Bombay Bicycle Club’s return home to London’s Brixton Academy – the band is from the north of the nation’s capital, but it’s close enough – feels like something of a watershed. Four albums in and two years after their last full UK tour, they’re no longer the bright-eyed, indie-rock upstarts who released their debut months after leaving college. Instead, tonight, they’re displaying newfound maturity and confidence.
It’s as evident in their music as their stage performance. The set opener, ‘Overdone’, is met with a roar from their swelling legion of fans, keen to embrace the cultured sounds of the recently released ‘So Long, See You Tomorrow’ (review). Doused in yellow light on stage, bhangra samples meet with electro twinges to reach a crescendo of energy. Guitarist Jamie MacColl and bassist Ed Nash are far from forgotten, striding forward to detonate the anticipation.
It’s a spectacle, a blitz on the senses, and certainly far removed from the stale ‘00s jangly guitar stereotype. Of course, Bombay aren’t strangers to dabbling in new sounds – their discography swings from folk to baggy, acid house to rock. But ‘So Long…’ is the first record that’s seen lead singer Jack Steadman take over production duties. In doing so, he’s completely let loose, inspired by travels around Asia.
This is translated on stage by a full-blown brass band accompanying the quartet. ‘It’s Alright Now’ gets peppered with a saxophone and trumpet, providing a wholly live feel so often forgotten in this age of playback. ‘Shuffle’ does to the crowd what its name suggests, while the funkified ‘Your Eyes’, also taken from their third LP, gets hands in the air – dreamy guitar work from MacColl increasing the high.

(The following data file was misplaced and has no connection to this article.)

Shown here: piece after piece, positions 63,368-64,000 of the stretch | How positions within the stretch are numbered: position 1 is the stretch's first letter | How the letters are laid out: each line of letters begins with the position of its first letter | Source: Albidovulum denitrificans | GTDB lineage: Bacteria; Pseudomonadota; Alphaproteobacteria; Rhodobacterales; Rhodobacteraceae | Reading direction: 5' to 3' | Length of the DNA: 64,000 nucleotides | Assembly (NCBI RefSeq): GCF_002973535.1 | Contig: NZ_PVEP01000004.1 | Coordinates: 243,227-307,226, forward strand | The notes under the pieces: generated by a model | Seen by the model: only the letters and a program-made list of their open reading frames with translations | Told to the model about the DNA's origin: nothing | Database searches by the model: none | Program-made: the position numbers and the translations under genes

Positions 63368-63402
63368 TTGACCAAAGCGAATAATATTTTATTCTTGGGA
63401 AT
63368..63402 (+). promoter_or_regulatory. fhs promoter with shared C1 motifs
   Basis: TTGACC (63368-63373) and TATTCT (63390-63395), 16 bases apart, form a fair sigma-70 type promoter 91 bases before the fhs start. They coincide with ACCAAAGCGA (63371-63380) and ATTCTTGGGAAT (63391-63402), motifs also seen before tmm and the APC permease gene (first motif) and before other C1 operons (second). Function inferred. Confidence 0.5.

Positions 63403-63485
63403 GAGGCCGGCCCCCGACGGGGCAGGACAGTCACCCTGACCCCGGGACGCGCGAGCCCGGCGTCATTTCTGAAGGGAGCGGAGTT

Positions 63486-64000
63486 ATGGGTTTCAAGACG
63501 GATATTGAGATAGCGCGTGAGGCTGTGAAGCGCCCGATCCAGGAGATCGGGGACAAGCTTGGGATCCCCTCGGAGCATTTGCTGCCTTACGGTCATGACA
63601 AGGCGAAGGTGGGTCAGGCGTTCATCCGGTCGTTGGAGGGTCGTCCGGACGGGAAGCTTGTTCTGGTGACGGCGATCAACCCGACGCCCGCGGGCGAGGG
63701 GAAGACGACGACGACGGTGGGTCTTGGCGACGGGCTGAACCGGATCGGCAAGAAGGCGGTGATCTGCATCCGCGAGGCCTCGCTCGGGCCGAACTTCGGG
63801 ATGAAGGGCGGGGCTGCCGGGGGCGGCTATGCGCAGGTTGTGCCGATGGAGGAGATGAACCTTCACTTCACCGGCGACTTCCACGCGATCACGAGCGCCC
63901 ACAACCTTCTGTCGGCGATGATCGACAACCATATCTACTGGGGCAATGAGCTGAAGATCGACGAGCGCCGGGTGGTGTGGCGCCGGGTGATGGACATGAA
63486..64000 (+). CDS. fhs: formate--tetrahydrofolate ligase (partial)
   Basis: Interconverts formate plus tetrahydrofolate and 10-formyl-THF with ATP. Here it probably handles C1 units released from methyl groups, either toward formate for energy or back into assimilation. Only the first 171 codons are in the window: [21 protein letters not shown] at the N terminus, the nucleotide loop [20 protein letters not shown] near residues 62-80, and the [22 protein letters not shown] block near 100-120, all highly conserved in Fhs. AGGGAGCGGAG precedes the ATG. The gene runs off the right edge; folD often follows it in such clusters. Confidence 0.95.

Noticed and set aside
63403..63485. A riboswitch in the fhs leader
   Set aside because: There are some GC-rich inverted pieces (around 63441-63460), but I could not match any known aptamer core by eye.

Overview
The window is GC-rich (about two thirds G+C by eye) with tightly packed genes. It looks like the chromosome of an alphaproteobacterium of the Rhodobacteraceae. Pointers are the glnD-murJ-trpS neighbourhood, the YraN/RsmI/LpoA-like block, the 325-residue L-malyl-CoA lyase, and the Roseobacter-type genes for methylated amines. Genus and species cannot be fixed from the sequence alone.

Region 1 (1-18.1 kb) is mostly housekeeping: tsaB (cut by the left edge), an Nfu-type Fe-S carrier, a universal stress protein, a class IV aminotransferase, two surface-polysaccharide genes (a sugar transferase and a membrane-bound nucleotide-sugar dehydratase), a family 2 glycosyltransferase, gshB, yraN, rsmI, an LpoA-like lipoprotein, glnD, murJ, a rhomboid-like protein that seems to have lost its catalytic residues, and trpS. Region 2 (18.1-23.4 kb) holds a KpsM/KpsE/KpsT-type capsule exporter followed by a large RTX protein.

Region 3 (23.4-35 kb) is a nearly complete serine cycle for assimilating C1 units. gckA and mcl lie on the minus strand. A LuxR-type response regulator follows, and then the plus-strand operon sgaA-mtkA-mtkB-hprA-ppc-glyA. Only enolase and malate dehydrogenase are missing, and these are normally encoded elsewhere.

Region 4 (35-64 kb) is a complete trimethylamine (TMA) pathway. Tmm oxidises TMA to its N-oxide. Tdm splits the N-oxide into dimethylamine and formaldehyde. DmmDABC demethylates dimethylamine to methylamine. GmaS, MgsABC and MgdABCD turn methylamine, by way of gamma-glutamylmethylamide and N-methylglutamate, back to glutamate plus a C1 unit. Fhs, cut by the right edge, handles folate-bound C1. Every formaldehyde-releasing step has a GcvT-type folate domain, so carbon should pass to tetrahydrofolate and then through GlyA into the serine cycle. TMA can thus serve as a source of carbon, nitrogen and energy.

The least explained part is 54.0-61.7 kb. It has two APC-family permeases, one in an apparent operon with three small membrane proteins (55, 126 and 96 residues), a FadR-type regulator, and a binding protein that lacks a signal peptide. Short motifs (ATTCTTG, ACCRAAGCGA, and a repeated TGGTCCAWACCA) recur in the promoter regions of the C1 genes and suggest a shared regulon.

As much as it’s clear Bombay’s sound is now about beat and rhythm, they don’t forget their roots as a guitar band. The chaotic ‘Emergency Contraception Blues’ harks back to the early days, soon followed by ‘Evening/Morning’, where Suren De Saram’s drums go into overdrive. Steadman’s vocals are crisp, his promise to “owe you anything” returned in equal measure by the crowd.
But the night belongs to the band’s drive for invention. The exotic Middle Eastern vibe on ‘Feel’ sees Steadman ditching the guitar and ending up on drums, its euphoric soundscape building a carnival atmosphere. No wonder Steadman picks this moment to say, “It’s good to be home.”
However, there are signs the jittering liveliness comes at a price. When Steadman sits down at the piano for the beautiful ‘Eyes Off You’, backed by Liz Laurence, the crowd fails to settle properly. By the end you can hear a pin drop, but the initial murmuring suggests that, for some, the diversity is jarring.
Still, Steadman soon gets the crowd’s full attention by wryly dedicating ‘Whenever, Wherever’ to Shakira, setting in motion a final half hour that’s full-on get up and move. The ska influences on ‘Always Like This’ and the equally infectious ‘Luna’ send the crowd into frenzy. Deafening cheers for an encore lead to a rocket-fuelled finale: ‘What If’ blistering into the band’s ‘So Long…’ lead single ‘Carry Me’ – a genre-bending dance number that sees the band, and crowd, losing themselves in the moment.
This is a band on top of their material, increasingly assured and absolutely fearless. Long may it stay that way.
- - -
Words: Alex Taylor
Photo: Burak Cingi (website)